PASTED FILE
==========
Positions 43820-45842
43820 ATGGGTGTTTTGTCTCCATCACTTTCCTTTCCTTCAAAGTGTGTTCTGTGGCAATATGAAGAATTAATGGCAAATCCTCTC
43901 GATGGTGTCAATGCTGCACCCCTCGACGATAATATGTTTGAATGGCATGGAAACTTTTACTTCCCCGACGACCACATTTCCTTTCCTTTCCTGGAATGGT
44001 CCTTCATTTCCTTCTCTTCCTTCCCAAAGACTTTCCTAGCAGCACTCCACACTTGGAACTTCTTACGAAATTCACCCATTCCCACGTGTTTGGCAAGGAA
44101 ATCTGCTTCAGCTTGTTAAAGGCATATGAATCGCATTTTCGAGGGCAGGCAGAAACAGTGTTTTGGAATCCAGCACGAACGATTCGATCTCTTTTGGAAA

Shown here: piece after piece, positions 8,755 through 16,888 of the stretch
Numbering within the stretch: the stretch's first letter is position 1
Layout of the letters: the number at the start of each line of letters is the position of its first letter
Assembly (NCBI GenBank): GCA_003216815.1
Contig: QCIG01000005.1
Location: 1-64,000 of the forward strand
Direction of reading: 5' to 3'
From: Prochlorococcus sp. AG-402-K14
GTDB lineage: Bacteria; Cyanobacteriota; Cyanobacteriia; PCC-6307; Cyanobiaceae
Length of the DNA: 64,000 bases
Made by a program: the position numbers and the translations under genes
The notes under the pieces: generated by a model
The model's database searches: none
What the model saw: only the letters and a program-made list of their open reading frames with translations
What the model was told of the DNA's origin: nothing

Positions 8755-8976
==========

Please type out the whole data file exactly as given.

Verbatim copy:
Positions 43820-45842
43820 ATGGGTGTTTTGTCTCCATCACTTTCCTTTCCTTCAAAGTGTGTTCTGTGGCAATATGAAGAATTAATGGCAAATCCTCTC
43901 GATGGTGTCAATGCTGCACCCCTCGACGATAATATGTTTGAATGGCATGGAAACTTTTACTTCCCCGACGACCACATTTCCTTTCCTTTCCTGGAATGGT
44001 CCTTCATTTCCTTCTCTTCCTTCCCAAAGACTTTCCTAGCAGCACTCCACACTTGGAACTTCTTACGAAATTCACCCATTCCCACGTGTTTGGCAAGGAA
44101 ATCTGCTTCAGCTTGTTAAAGGCATATGAATCGCATTTTCGAGGGCAGGCAGAAACAGTGTTTTGGAATCCAGCACGAACGATTCGATCTCTTTTGGAAA

Shown here: piece after piece, positions 8,755 through 16,888 of the stretch
Numbering within the stretch: the stretch's first letter is position 1
Layout of the letters: the number at the start of each line of letters is the position of its first letter
Assembly (NCBI GenBank): GCA_003216815.1
Contig: QCIG01000005.1
Location: 1-64,000 of the forward strand
Direction of reading: 5' to 3'
From: Prochlorococcus sp. AG-402-K14
GTDB lineage: Bacteria; Cyanobacteriota; Cyanobacteriia; PCC-6307; Cyanobiaceae
Length of the DNA: 64,000 bases
Made by a program: the position numbers and the translations under genes
The notes under the pieces: generated by a model
The model's database searches: none
What the model saw: only the letters and a program-made list of their open reading frames with translations
What the model was told of the DNA's origin: nothing

Positions 8755-8976